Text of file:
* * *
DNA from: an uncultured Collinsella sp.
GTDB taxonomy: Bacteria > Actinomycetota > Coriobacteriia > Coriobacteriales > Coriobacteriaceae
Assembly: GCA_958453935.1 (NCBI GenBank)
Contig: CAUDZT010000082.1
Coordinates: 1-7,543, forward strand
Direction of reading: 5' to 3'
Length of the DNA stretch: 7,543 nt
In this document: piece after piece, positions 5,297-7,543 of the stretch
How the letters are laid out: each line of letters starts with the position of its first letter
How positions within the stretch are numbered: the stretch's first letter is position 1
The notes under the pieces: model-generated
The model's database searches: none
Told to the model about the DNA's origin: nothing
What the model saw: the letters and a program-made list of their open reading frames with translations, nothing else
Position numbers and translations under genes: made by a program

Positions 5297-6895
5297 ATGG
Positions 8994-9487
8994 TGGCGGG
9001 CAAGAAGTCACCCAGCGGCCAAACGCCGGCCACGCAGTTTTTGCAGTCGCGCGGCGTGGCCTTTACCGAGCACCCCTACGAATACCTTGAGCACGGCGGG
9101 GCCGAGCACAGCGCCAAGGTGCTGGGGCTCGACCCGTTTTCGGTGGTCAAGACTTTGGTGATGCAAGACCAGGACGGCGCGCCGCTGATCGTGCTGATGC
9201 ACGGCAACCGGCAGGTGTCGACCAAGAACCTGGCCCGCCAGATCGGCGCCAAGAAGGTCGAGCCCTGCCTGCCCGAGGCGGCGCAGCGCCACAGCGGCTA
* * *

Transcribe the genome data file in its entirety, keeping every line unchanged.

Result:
DNA from: an uncultured Collinsella sp.
GTDB taxonomy: Bacteria > Actinomycetota > Coriobacteriia > Coriobacteriales > Coriobacteriaceae
Assembly: GCA_958453935.1 (NCBI GenBank)
Contig: CAUDZT010000082.1
Coordinates: 1-7,543, forward strand
Direction of reading: 5' to 3'
Length of the DNA stretch: 7,543 nt
In this document: piece after piece, positions 5,297-7,543 of the stretch
How the letters are laid out: each line of letters starts with the position of its first letter
How positions within the stretch are numbered: the stretch's first letter is position 1
The notes under the pieces: model-generated
The model's database searches: none
Told to the model about the DNA's origin: nothing
What the model saw: the letters and a program-made list of their open reading frames with translations, nothing else
Position numbers and translations under genes: made by a program

Positions 5297-6895
5297 ATGG
Positions 8994-9487
8994 TGGCGGG
9001 CAAGAAGTCACCCAGCGGCCAAACGCCGGCCACGCAGTTTTTGCAGTCGCGCGGCGTGGCCTTTACCGAGCACCCCTACGAATACCTTGAGCACGGCGGG
9101 GCCGAGCACAGCGCCAAGGTGCTGGGGCTCGACCCGTTTTCGGTGGTCAAGACTTTGGTGATGCAAGACCAGGACGGCGCGCCGCTGATCGTGCTGATGC
9201 ACGGCAACCGGCAGGTGTCGACCAAGAACCTGGCCCGCCAGATCGGCGCCAAGAAGGTCGAGCCCTGCCTGCCCGAGGCGGCGCAGCGCCACAGCGGCTA